So whether you’re looking for the perfect backdrop for your #OOTD or you’re looking to discover some great local artists, here are some of the best places to find street art in Washington DC.
Washington DC is likely somewhere you visited on a school trip, or during a summer when your parents thought it was important to teach you a civics lesson. You visited the Washington Monument and took your requisite photo in front of the Capitol Building. If the thought of visiting Washington DC generates the same yawn your Social Studies class did, then it might be time to refresh that view. There is, and always has been, a distinct culture in DC beyond the history, the towering monuments, and all the political drama.
I’m not a car guy. I don’t collect watches or chase the newest technology. I’m not a smoker and a rare drinker. I only have one significant vice–if it even qualifies–and that’s coffee. I have a deep, visceral, obsessive love for coffee.
“Back home we toss a horseshoe in the pot. Stands up straight, coffee’s ready”
-Frank Hopkins, Hidalgo
Lynn and I have been married for a number of years. When we started this blog, we really had no idea what kind of journey we were embarking on. The path has been one with many surprises, but one of the unexpected happy side effects is that we get to go on a lot of dates. Coffee dates, museum dates, let’s-try-something-new dates. Dates where we jump in a car or hop on a plane. Some dates still end up being duds, but when an event is going to check off a lot of boxes, we know the odds we’ll have a good time improve significantly. And Photoville checks off a lot of boxes.
When you think of museums in New York City, the usual Manhattan-centric suspects immediately come to mind: MoMA, The Gug, and The Met. If you’re a hardcore museum hound, two of our other favorites, The Whitney or The Frick, might dance their way onto your list. Or perhaps you have children, in which case you’ll think of The American Museum of Natural History, because you’ve seen Night at the Museum no less than a hundred times. Now, what if we told you that two of the best museums in New York City aren’t even located in Manhattan?
We always get excited when visitors start to spend time in New York City’s neighborhoods, because that’s when they discover how wonderfully schizophrenic the city is. There are so many pockets with distinct personalities, and we don’t just mean across ethnic lines like in Chinatown and Koreatown. The Upper West Side and the Upper East Side have distinctly different vibes, and friendships have fractured over the East Village vs. West Village debate. But trekking into the other boroughs is still a daunting task for many. With trendy spots like Williamsburg, Brooklyn gets all the love. But we believe Queens’ criminally underrated, westernmost residential and commercial neighborhood, Long Island City, is the perfect starter neighborhood to explore New York City’s largest borough.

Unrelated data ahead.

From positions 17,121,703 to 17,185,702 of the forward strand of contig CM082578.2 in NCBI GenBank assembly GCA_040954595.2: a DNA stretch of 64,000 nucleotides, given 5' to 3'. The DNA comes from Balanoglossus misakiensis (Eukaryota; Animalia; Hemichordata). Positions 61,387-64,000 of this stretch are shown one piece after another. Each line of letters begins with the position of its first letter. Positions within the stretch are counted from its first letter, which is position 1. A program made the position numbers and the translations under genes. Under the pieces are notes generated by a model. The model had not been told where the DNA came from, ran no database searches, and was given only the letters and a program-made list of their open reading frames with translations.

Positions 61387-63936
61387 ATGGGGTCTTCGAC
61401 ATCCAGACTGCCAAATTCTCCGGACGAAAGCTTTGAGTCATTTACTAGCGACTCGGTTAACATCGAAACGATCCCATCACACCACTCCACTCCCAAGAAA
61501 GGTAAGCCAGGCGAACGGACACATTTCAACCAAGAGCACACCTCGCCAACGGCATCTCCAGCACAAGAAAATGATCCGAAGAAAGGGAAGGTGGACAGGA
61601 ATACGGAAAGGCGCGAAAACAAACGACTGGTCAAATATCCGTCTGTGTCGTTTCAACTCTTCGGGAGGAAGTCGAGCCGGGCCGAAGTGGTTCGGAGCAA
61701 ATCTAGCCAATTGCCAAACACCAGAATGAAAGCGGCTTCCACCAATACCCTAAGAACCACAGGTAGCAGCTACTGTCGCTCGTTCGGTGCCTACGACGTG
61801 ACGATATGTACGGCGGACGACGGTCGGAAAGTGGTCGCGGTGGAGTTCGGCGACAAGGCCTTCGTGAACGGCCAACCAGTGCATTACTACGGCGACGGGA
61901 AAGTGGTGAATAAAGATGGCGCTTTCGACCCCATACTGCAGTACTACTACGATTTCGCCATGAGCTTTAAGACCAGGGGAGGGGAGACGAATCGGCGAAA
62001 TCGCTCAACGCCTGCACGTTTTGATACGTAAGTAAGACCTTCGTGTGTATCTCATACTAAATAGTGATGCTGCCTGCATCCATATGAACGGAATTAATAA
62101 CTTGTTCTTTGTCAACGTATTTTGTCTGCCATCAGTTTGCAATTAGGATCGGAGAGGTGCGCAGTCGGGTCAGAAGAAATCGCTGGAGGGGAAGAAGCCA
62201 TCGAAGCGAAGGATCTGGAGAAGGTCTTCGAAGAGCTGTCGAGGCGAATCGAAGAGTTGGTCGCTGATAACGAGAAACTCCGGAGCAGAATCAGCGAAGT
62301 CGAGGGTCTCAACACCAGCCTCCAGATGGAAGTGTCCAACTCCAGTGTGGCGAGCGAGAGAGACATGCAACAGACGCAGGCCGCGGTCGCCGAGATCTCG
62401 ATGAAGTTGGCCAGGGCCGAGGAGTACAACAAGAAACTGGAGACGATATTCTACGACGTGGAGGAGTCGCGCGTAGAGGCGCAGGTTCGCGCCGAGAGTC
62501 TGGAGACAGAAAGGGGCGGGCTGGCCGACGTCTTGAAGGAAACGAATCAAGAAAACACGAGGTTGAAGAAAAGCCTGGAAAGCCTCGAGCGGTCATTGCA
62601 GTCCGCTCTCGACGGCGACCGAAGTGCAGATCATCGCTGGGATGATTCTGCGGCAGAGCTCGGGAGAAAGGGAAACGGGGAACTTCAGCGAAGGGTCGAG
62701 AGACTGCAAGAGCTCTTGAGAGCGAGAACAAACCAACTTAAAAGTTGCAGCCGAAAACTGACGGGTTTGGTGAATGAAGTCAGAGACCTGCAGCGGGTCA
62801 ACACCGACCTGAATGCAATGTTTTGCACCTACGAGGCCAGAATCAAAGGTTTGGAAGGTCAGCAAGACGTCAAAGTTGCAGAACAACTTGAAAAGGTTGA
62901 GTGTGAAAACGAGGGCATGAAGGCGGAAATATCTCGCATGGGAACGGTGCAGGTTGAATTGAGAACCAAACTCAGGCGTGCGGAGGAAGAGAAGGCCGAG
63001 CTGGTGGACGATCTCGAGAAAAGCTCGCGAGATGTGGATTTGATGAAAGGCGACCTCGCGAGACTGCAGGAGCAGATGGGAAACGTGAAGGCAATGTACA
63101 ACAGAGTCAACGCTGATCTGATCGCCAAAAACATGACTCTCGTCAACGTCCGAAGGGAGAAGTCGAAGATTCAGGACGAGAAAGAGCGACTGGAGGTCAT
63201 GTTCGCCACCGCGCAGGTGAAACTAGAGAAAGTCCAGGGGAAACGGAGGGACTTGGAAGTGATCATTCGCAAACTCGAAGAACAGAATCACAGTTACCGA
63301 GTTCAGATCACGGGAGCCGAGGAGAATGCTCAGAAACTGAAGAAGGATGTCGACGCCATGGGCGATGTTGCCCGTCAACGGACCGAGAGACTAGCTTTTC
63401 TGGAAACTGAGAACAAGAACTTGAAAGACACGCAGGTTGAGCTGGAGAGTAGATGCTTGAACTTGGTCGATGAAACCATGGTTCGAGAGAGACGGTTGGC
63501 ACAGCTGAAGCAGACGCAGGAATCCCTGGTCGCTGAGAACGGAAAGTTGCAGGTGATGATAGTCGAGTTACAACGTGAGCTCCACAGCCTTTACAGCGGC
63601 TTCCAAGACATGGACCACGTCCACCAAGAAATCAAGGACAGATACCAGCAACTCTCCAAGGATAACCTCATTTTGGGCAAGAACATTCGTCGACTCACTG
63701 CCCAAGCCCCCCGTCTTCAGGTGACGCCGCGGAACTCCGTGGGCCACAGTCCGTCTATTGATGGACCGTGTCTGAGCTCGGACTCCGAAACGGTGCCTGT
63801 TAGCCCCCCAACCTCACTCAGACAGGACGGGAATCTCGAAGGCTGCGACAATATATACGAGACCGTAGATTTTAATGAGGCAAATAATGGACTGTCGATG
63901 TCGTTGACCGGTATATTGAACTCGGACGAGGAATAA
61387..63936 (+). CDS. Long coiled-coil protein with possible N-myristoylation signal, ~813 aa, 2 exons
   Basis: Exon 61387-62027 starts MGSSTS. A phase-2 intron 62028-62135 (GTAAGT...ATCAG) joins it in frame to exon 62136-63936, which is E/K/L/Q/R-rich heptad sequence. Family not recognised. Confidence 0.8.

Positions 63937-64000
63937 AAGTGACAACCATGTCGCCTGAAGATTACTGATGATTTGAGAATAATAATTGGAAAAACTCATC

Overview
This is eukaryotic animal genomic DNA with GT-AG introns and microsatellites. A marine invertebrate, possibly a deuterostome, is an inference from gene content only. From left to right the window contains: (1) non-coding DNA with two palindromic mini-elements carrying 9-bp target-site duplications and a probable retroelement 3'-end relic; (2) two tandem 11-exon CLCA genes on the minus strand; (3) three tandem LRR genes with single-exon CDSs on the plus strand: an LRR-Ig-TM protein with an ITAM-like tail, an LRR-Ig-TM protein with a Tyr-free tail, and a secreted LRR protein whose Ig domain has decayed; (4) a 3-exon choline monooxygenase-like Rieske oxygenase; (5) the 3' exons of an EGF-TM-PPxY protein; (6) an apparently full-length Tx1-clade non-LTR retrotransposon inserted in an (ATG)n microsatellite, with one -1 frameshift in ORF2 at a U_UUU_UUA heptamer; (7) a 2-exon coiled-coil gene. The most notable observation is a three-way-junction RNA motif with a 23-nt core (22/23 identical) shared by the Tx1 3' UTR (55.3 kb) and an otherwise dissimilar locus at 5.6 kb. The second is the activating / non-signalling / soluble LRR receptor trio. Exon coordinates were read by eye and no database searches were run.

For nearly five years, Anthony Bourdain worked on an ambitious, quixotic scheme to create a 155,000 square foot international night market at New York City’s Pier 57. The overwrought and ill-fated venture ultimately ended with Bourdain conceding defeat in December 2017, a mere six months shy of his tragic and untimely death. Like everyone else, I was shocked and saddened by the news of Bourdain’s suicide. But, if I’m being honest (as unpopular as this opinion may be), I didn’t feel the same way about the demise of his passion project.
The Met Museum is so iconic and so synonymous with New York City that every time I approach the steps, a little highlight reel plays in my head. The scene from When Harry Met Sally where Billy Crystal says in a funny voice, “Waiter, there is too much pepper on my paprikash, but I would love to partake in your pecan pie.” Blair and Serena’s power lunches from Gossip Girl. Toulouse-Lautrec’s The Sofa. The Psycho Barn reproduction on the roof a couple of years ago. It’s where my New York City fantasy and reality worlds collide, and it never gets old. But nothing gets me more excited than trekking to the annual Costume Institute Exhibit every summer.
Wandering souls can’t always explain exactly what it is that beckons them to a particular destination. It could be the glimpse of a photograph in a magazine, or a particularly memorable description in a book. Perhaps the location was the backdrop of a popular movie, or mentioned in the lyrics of a favorite song. But I can explain exactly what it was that drew me to Greece. My parents went there on a vacation when I was a girl–the first one I could ever recall them taking, and one of the very few trips they enjoyed without the kids.